The Luxco bourbon portfolio consists of Rebel Yell, Ezra Brooks, Yellowstone, David Nicholson, and Blood Oath. The company is a non-distiller producer and has been said to have sourced their bourbon from Heaven Hill. In 2018, they completed construction of their own distillery in Bardstown, Kentucky on the Kentucky Bourbon Trail. According to the company, Lux Row Distillers features 18,000 square feet, six barrel warehouses at capacity and a 43-foot custom copper still capable of producing 3 million gallons of spirit per year. This distillery will produce the bourbon for the company's own brands and will replace sourced product when their bourbon comes of age.
A very traditional set of bourbon scents consisting of vanilla, caramel, brown sugar, and oak. Its mild for a high proof bourbon and its aromas are straightforward with no frills. Its basic and unexciting, yet solid nevertheless. It has a touch of cherry and spice near the end, but it’s fleeting and not at all impactful.
A surprisingly lively burst of flavor that ranges from sweet fruit, to rich caramel and spicy oak. Its heat can get in the way of the flavors at times, but doesn’t muddle or suppress them to a detrimental degree. This is a full-flavored affair, with adequate complexity and a very satisfying impact.
Oak, spice, and dark cherries ride the finish out to its natural conclusion. The heat is long lasting and doesn’t make it easy to forget. It’s a bit too dry and more thin than I would have liked, but thankfully there is a nice pop of vanilla and candied apple near the end that is short, but beneficial.
This release is much like what Luxco did two years ago when they breathed new life in the Rebel Yell brand - they released a new variant of a brand few ever took notice of, and it helped turn much needed attention towards it. Of course it also helped that Rebel Yell Single Barrel was quite good. The company is using that same strategy and hoping to create a similar success story for Ezra Brooks.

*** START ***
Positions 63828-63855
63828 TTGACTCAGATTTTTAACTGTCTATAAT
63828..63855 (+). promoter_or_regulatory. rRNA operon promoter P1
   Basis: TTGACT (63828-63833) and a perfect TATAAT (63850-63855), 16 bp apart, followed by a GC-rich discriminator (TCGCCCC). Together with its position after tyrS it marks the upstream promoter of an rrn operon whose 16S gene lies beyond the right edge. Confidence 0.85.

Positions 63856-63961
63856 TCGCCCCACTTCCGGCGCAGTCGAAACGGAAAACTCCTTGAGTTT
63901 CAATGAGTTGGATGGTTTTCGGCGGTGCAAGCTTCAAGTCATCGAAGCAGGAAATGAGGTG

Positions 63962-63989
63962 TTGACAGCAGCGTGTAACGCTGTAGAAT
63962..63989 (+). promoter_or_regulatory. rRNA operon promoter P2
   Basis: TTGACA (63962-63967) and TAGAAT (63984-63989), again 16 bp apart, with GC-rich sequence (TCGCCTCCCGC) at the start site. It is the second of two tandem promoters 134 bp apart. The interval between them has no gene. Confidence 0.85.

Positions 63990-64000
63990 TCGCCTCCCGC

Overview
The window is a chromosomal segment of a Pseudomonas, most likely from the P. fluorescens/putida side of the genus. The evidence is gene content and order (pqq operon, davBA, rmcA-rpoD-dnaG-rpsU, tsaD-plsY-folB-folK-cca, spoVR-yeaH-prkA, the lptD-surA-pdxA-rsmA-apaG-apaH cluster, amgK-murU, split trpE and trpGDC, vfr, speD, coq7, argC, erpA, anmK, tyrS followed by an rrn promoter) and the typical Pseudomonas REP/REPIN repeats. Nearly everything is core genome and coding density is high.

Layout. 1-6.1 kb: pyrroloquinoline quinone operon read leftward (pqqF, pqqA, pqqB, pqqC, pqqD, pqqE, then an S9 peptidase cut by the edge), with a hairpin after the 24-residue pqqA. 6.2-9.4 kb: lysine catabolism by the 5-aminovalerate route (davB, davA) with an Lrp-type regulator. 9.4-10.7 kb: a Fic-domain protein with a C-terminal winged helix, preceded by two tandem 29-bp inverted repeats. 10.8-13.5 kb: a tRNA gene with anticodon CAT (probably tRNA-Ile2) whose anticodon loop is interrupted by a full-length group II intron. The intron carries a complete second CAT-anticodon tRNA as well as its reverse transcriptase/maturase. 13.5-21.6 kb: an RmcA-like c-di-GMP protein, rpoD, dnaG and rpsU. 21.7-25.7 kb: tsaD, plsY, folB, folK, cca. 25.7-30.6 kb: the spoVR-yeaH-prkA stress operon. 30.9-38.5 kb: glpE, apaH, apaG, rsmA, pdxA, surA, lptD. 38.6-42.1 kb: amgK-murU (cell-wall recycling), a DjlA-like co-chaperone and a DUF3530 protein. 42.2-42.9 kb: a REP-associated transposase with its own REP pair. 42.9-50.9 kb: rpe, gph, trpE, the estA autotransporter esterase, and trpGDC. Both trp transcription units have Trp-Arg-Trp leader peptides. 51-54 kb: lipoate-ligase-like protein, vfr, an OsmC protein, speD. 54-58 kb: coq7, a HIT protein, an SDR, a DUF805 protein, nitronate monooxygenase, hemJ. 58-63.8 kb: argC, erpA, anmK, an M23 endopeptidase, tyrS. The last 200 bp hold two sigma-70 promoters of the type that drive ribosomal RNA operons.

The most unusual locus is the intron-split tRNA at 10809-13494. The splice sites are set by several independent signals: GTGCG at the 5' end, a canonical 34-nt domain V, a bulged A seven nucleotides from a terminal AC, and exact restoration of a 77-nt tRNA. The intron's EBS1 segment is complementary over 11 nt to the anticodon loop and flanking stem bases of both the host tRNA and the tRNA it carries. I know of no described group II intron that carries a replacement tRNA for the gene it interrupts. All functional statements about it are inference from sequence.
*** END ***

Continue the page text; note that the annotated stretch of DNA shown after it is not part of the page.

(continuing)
Ezra Brooks 7 Year 101 Proof is an often neglected and overlooked bourbon you may have seen on the shelf at one point or another, but probably rarely buy. The brand has been around for a long time and years ago when age statements were plentiful, it struggled for attention. Years later as the majority of mid-tier bourbon age statements disappeared, the bourbon is starting to get the attention it (rightfully?) deserves. Ezra Brooks 7 Year 101 Proof was never going to light the world on fire with its flavor profile, but still to this day, it offers what many other bourbons don’t: decent quality at a great price, and most notably, an age statement.
Luxco took what they did with Rebel Yell, what they were already doing well with Ezra Brooks 7 Year 101 Proof, upped the proof, and voila, they have a new product people can get behind. The flavor profile isn’t going to shock anyone with its uniqueness, but it is interesting how upping the proof changes this bourbon. It does what barrel proof bourbons are supposed to do but can sometimes struggle with. This isn’t just a hotter version of the standard offering, but a richer, fuller flavored, and all around great tasting bourbon.
Bourbon drinkers have become accustomed to barrel proof bourbons commanding a certain price. For years Booker’s maintained the industry line of $55, but like age statements, those days are long gone. 1792 has made a name for itself over the past four years releasing a number of new expressions well below market pricing, and that includes their Full Proof bourbon at $45. While some companies may try to hit this customer friendly pricing, few in reality actually do. That’s why it's even more surprising Old Ezra came in at $40 and maintained the brand’s mantra of quality bourbon at a great value. This release could have been marked up $10 higher and still would have easily been worth the price. Most importantly, this pricing keeps drinker expectations in check and in Old Ezra Barrel Strength’s case, perhaps it wasn’t even needed.
A high-proof, age-stated flavorful bourbon at an unbeatable price.
This release feels like a time capsule of what bourbon was like earlier this decade. Maybe its rose colored glasses, but this release brings me back to a time of quality bourbon, at a fair price, capped off with an age statement. There isn’t anything fancy here (besides its label). This is all around a great buy, that is bound to satisfy with its guilt-free expectations. This is the new everyday sipper/table bourbon for 2018.